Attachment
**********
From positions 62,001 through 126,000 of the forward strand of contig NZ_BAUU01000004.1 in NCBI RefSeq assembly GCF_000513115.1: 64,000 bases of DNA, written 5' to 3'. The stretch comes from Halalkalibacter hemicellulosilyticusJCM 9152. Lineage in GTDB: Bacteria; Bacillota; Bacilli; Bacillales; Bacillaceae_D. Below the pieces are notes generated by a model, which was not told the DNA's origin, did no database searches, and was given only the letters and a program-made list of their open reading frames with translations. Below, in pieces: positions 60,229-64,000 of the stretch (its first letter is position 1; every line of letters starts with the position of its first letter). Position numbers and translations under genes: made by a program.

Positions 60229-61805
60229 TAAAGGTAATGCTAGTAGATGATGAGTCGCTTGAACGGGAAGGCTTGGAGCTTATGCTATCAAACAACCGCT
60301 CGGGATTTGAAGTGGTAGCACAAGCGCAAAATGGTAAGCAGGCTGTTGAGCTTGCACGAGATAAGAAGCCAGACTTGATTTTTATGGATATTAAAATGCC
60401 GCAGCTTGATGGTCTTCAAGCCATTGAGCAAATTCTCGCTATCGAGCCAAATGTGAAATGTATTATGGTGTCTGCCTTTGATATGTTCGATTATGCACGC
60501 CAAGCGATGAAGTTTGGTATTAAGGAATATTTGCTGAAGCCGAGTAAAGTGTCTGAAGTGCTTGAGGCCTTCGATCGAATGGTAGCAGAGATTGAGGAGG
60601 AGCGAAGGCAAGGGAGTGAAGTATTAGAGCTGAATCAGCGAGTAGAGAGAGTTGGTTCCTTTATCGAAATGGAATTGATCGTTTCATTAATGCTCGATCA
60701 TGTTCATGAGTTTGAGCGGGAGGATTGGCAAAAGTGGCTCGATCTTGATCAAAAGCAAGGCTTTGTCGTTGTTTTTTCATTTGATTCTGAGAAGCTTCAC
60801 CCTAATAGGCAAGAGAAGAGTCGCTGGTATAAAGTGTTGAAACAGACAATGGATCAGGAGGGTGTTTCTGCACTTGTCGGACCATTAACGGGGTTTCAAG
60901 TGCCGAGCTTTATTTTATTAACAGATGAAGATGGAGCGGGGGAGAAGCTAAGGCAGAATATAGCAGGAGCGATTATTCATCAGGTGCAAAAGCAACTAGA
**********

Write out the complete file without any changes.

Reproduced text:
From positions 62,001 through 126,000 of the forward strand of contig NZ_BAUU01000004.1 in NCBI RefSeq assembly GCF_000513115.1: 64,000 bases of DNA, written 5' to 3'. The stretch comes from Halalkalibacter hemicellulosilyticusJCM 9152. Lineage in GTDB: Bacteria; Bacillota; Bacilli; Bacillales; Bacillaceae_D. Below the pieces are notes generated by a model, which was not told the DNA's origin, did no database searches, and was given only the letters and a program-made list of their open reading frames with translations. Below, in pieces: positions 60,229-64,000 of the stretch (its first letter is position 1; every line of letters starts with the position of its first letter). Position numbers and translations under genes: made by a program.

Positions 60229-61805
60229 TAAAGGTAATGCTAGTAGATGATGAGTCGCTTGAACGGGAAGGCTTGGAGCTTATGCTATCAAACAACCGCT
60301 CGGGATTTGAAGTGGTAGCACAAGCGCAAAATGGTAAGCAGGCTGTTGAGCTTGCACGAGATAAGAAGCCAGACTTGATTTTTATGGATATTAAAATGCC
60401 GCAGCTTGATGGTCTTCAAGCCATTGAGCAAATTCTCGCTATCGAGCCAAATGTGAAATGTATTATGGTGTCTGCCTTTGATATGTTCGATTATGCACGC
60501 CAAGCGATGAAGTTTGGTATTAAGGAATATTTGCTGAAGCCGAGTAAAGTGTCTGAAGTGCTTGAGGCCTTCGATCGAATGGTAGCAGAGATTGAGGAGG
60601 AGCGAAGGCAAGGGAGTGAAGTATTAGAGCTGAATCAGCGAGTAGAGAGAGTTGGTTCCTTTATCGAAATGGAATTGATCGTTTCATTAATGCTCGATCA
60701 TGTTCATGAGTTTGAGCGGGAGGATTGGCAAAAGTGGCTCGATCTTGATCAAAAGCAAGGCTTTGTCGTTGTTTTTTCATTTGATTCTGAGAAGCTTCAC
60801 CCTAATAGGCAAGAGAAGAGTCGCTGGTATAAAGTGTTGAAACAGACAATGGATCAGGAGGGTGTTTCTGCACTTGTCGGACCATTAACGGGGTTTCAAG
60901 TGCCGAGCTTTATTTTATTAACAGATGAAGATGGAGCGGGGGAGAAGCTAAGGCAGAATATAGCAGGAGCGATTATTCATCAGGTGCAAAAGCAACTAGA